How to grow your own like one of our star chefs
Is the Shutdown or Brexit making you seriously consider growing your own food? Here’s how the great chefs do it
For most of us, food comes through the restaurant kitchen doors, the delivery guy’s top box, and the supermarket’s shelves. However, when times get tough – such as today, when government workers in the US are enduring the longest shutdown in US history, and Brits are facing prolonged uncertainty due to Brexit – many might be considering digging a little deeper, and cultivating their own food.
In this way, we’re not only going back to older ways of feeding ourselves, but also reaching forward. After all, many of today’s greatest chefs are extending their craft beyond the kitchen and out into the natural world. Our new book The Garden Chef offers an exclusive glimpse into the gardens of the world's leading restaurants, detailing their kitchen gardens, and reproducing some of their innovative recipes.
A few, such as Ivan and Sergey Berezutskiy of Twins Garden, in Moscow, are both ambitious livestock and arable farmers; the twin chefs have more than 150 kinds of vegetables, fruit, berries, and herbs under cultivation in their plot, alongside goats and dairy cows for cheese production, and are working towards complete self-sufficiency.
Others, however, aren't trying to go completely off-grid; instead, some treat their patch of green space as both a gastronomic and social resource. In Napa Valley, Chris Kostow started his organic garden within a 10-acre (0.4-hectare) farm developed by the Saint Helena Montessori school, and his staff now provides lessons in growing for its pupils.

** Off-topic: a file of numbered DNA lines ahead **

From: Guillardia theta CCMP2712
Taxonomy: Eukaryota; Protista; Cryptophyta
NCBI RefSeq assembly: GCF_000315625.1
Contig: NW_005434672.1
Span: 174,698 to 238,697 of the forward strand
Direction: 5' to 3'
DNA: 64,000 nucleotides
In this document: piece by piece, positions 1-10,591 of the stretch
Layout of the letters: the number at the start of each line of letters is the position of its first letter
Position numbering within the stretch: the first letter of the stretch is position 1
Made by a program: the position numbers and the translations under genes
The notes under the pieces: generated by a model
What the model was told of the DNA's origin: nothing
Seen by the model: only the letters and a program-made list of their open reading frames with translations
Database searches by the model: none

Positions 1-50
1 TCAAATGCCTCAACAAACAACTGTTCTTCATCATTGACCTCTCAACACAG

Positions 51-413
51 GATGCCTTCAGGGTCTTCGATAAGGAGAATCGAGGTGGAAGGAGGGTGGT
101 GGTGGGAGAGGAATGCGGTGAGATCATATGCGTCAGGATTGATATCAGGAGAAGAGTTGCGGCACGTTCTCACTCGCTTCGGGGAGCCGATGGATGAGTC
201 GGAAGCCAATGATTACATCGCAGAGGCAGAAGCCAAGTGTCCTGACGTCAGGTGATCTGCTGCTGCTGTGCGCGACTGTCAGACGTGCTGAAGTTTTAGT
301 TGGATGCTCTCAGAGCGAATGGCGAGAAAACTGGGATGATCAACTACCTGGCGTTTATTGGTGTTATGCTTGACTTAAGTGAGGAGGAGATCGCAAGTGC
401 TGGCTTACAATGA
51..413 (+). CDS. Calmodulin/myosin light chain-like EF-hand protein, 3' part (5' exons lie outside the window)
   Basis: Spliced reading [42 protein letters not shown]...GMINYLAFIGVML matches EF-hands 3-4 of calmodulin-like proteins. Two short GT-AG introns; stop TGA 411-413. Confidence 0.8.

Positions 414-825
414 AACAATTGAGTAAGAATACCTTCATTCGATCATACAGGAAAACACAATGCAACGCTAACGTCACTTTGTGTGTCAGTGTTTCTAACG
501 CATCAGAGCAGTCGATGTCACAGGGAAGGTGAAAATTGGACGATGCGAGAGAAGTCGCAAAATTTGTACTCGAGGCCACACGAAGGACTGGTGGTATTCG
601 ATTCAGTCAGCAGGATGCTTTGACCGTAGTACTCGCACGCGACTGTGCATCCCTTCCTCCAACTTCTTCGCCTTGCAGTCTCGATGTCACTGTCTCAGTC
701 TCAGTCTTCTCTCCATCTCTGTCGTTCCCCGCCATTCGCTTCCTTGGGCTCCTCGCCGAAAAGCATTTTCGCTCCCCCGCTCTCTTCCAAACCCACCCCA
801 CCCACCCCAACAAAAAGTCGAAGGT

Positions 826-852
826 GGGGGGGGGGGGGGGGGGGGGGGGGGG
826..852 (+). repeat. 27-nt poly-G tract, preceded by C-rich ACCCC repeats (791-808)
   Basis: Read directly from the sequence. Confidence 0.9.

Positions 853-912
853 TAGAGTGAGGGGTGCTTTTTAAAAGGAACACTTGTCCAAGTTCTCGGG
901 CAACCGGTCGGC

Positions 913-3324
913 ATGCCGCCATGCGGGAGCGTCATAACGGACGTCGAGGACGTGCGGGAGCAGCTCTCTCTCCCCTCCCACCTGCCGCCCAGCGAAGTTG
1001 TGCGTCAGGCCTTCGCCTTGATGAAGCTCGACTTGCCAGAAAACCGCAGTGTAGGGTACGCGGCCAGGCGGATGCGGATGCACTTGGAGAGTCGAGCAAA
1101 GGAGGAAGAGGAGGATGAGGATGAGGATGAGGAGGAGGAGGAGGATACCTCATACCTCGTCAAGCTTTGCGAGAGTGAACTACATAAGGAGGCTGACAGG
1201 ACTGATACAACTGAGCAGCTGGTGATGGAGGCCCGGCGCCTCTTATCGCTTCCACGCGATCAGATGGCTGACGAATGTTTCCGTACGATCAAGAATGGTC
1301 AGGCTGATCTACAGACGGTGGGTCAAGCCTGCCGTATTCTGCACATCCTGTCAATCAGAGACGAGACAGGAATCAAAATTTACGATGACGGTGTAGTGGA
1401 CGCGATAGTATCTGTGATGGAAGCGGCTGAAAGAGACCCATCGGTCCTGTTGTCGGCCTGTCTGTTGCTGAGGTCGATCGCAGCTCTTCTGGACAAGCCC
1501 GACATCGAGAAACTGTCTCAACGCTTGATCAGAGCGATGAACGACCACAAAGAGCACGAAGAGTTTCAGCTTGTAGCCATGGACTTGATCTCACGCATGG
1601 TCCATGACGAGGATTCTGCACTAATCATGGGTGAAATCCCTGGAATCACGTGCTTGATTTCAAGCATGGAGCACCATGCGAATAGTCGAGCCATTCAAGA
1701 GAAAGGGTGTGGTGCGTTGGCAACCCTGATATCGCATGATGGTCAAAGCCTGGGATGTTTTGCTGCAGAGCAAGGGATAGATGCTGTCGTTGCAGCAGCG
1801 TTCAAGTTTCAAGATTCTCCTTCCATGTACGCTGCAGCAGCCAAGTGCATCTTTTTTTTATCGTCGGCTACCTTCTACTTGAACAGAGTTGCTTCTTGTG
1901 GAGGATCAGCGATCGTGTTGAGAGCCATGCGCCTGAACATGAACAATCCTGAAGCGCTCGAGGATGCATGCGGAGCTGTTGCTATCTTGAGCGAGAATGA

Nor is a big city necessarily an obstacle to great kitchen gardening. In 2002, Gael and Francesco Boglione bought the plant nursery next door to their home in Petersham, which sits on the River Thames just southwest of London. Two years later, after a major overhaul, they reopened it along with the Petersham Nurseries Café—a charming, casual yet sophisticated restaurant, set within a glasshouse.
You might find that by growing edible plants, your style of cookery changes. "When you are growing ingredients yourself, you can grow things that aren’t available at the market, and you gain a real connection to what you’re cultivating," writes Jeremy Fox, of California's Rustic Canyon Wine Bar, in our new book's introduction. "In the garden or on a farm, everything is growing, and there are bees and birds and worms, there’s wind and sun, and everything is happening right there, and it definitely changes how you think."
And marginal land shouldn’t be a setback either. Slippurinn, on the Western Islands of Iceland, manages to get a good crop out of its volcanic suroundings, despite being constantly whipped by fierce off-shore winds.
You don’t even have to eat seasonally to enjoy home-grown food. Matthew and Iain Pennington’s menu at the Ethicurean in Somerset, southern England, features plenty of pickles and fermentations, all drawn from their beautiful walled garden, making summer's harvest last all-year round.
For the first time ever, The Garden Chef presents fascinating stories and signature recipes from the kitchen gardens of more than 35 of the world's best chefs, both established and emerging talents, with a wealth of beautiful images to provide visual inspiration. To find out more about all these places and much more besides, order a copy of The Garden Chef here. No matter what the year ahead brings for you, you can still bring in a bumper crop for yourself.